A Weird Idea – Java, Strings and Memory

Disclaimer: I’m not a Java internals specialist. Let me know if I got a point wrong here.

Wiping sensitive information when you don’t need it anymore is a very basic security rule. It makes sense to everyone when we talk about hard discs, but the same rule should be applied to memory (RAM). While memory management is quite straight forward in C derived languages (eg. allocate some memory, override it with random bytes when the sensitive information is not needed anymore), it’s quite hard to do it in Java. Is it even possible? Java Strings are immutable, that means you can not change the memory allocated for a String. The Java VM will make a copy of the String and change the copy. So from this perspective, Strings are not a good way to store sensitive information. So let’s do it in char arrays I thought and wrote the following Java class:

/**
* ----------------------------------------------------------------------------
* "THE BEER-WARE LICENSE" (Revision 42):
* <floyd at floyd dot ch> wrote this file. As long as you retain this notice you
* can do whatever you want with this stuff. If we meet some day, and you think
* this stuff is worth it, you can buy me a beer in return
* floyd http://floyd.ch @floyd_ch <floyd at floyd dot ch>
* August 2012
* ----------------------------------------------------------------------------
**/

import java.util.Arrays;
import java.io.IOException;
import java.io.Serializable;
import java.lang.Exception;

/**
 * ATTENTION: This method is only ASCII safe, not Unicode.
 * It should be used to store sensitive information which are ASCII
 * 
 * This class keeps track of the passed in char[] and wipes all the old arrays
 * whenever they are changed. This means:
 * 
 * char[] r1 = {0x41, 0x41, 0x41, 0x41, 0x41, 0x41};
 * SecureString k = new SecureString(r1);
 * k.destroy();
 * System.out.println(r1); //Attention! r1 will be {0x00, 0x00, 0x00, 0x00, 0x00, 0x00}
 * 
 * char[] r2 = {0x41, 0x41, 0x41, 0x41, 0x41, 0x41};
 * SecureString k = new SecureString(r2);
 * k.append('C');
 * System.out.println(r2); //Attention! r2 will be {0x00, 0x00, 0x00, 0x00, 0x00, 0x00}
 * System.out.println(k.getByteArray()); //correct
 * 
 * General rule for this class:
 * - Never call toString() of this class. It will just return null:
 * char[] r3 = {0x41, 0x41, 0x41, 0x41, 0x41, 0x41};
 * SecureString k = new SecureString(r3);
 * System.out.println(k); //will print null, because it calls toString()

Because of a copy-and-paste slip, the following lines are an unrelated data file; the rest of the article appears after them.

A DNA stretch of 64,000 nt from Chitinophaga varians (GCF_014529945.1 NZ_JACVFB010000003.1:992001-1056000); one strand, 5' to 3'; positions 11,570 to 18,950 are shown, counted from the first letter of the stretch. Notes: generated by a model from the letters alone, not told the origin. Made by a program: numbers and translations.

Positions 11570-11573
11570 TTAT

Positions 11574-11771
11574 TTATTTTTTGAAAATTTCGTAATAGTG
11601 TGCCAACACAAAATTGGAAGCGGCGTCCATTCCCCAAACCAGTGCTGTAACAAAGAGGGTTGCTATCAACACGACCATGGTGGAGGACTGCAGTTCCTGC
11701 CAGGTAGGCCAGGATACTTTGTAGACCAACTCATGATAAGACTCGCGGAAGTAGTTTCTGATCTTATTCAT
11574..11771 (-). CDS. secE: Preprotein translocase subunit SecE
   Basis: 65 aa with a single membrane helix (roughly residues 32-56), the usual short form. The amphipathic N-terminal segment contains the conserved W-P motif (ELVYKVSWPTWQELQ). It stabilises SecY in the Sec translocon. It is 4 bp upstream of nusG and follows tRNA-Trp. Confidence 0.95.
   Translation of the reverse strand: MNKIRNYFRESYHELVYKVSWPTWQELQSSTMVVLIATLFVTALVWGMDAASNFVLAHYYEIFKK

* 
 * - Choose the place to do the destroy() wisely. It should be done when an operation
 * is finished and the string is not needed anymore.
 */

public class SecureString implements Serializable{
	private static final long serialVersionUID = 1L;
	private char[] charRepresentation;
	private char[] charRepresentationLower;
	private byte[] byteRepresentation;
	private boolean isDestroyed = false;
	private int length=0;
	private final static int OBFUSCATOR_BYTE = 0x55;
	
	/**
	 * After calling the constructor you should NOT wipe the char[]
	 * you just passed in (the stringAsChars reference)
	 * @param stringAsChars
	 */
	public SecureString(char[] stringAsChars){
		//Pointing to the same address as original char[]
		this.length = stringAsChars.length;
		this.initialise(stringAsChars);
	}
	
	/**
	 * After calling the constructor you should NOT wipe the byte[]
	 * you just passed in (the stringAsBytes reference)
	 * @param stringAsBytes
	 */
	public SecureString(byte[] stringAsBytes){
		//Pointing to the same address as original byte[]
		this.length = stringAsBytes.length;
		this.initialise(stringAsBytes);
	}
	
	/**
	 * @return length of the string
	 */
	public int length(){
		return this.length;
	}
	
	/**
	 * Initialising entire object based on a char array
	 * @param stringAsChars
	 */
	private void initialise(char[] stringAsChars){
		this.length = stringAsChars.length;
		charRepresentation = stringAsChars; 
		charRepresentationLower = new char[stringAsChars.length];
		byteRepresentation = new byte[stringAsChars.length];
		for(int i=0; i<stringAsChars.length; i++){
			charRepresentationLower[i] = Character.toLowerCase(charRepresentation[i]);
			byteRepresentation[i] = (byte)charRepresentation[i];
		}
	}
	
	/**
	 * Initializing entire object based on a byte array
	 * @param stringAsBytes
	 */
	private void initialise(byte[] stringAsBytes){
		this.length = stringAsBytes.length;
		byteRepresentation = stringAsBytes;
		charRepresentation = new char[stringAsBytes.length];
		charRepresentationLower = new char[stringAsBytes.length];
		for(int i=0; i<stringAsBytes.length; i++){
			charRepresentation[i] = (char) byteRepresentation[i];
			charRepresentationLower[i] = Character.toLowerCase(charRepresentation[i]);
		}
	}
	
	/**
	 * We first obfuscate the string by XORing with OBFUSCATOR_BYTE
	 * So it doesn't get serialized as plain text. THIS METHOD
	 * WILL DESTROY THIS OBJECT AT THE END.
	 * @param out
	 * @throws IOException
	 */
	private void writeObject(java.io.ObjectOutputStream out) throws IOException{		
		out.writeInt(byteRepresentation.length);
		for(int i = 0; i < byteRepresentation.length; i++ ){
			out.write((byte)(byteRepresentation[i]) ^ (byte)(OBFUSCATOR_BYTE));
		}
		//TODO: Test if the Android Intent is really only calling writeObject once,
		//otherwise this could be a problem. Then I suggest that the SecureString
		//is not passed in an intent (and never serialized)
		destroy();
	}
	
	/**
	 * We first have to deobfuscate the string by XORing with OBFUSCATOR_BYTE
	 * @param out
	 * @throws IOException
	 */
	private void readObject(java.io.ObjectInputStream in) throws IOException, ClassNotFoundException{
		//we first have to deobfuscate
		int newLength = in.readInt();
		byteRepresentation = new byte[newLength];
		for(int i = 0; i < newLength; i++ ){
			byteRepresentation[i] = (byte) ((byte)(in.read()) ^ (byte)(OBFUSCATOR_BYTE));
		}
		initialise(byteRepresentation);
	}
	
	/**
	 * Use this method wisely
	 * 
	 * When the destroy() method of this SecureString is called, the byte[] 
	 * this method had returned will also be wiped!
	 * 
	 * Never WRITE directly to this byte[], but only READ
	 * 
	 * @return reference to byte[] of this SecureString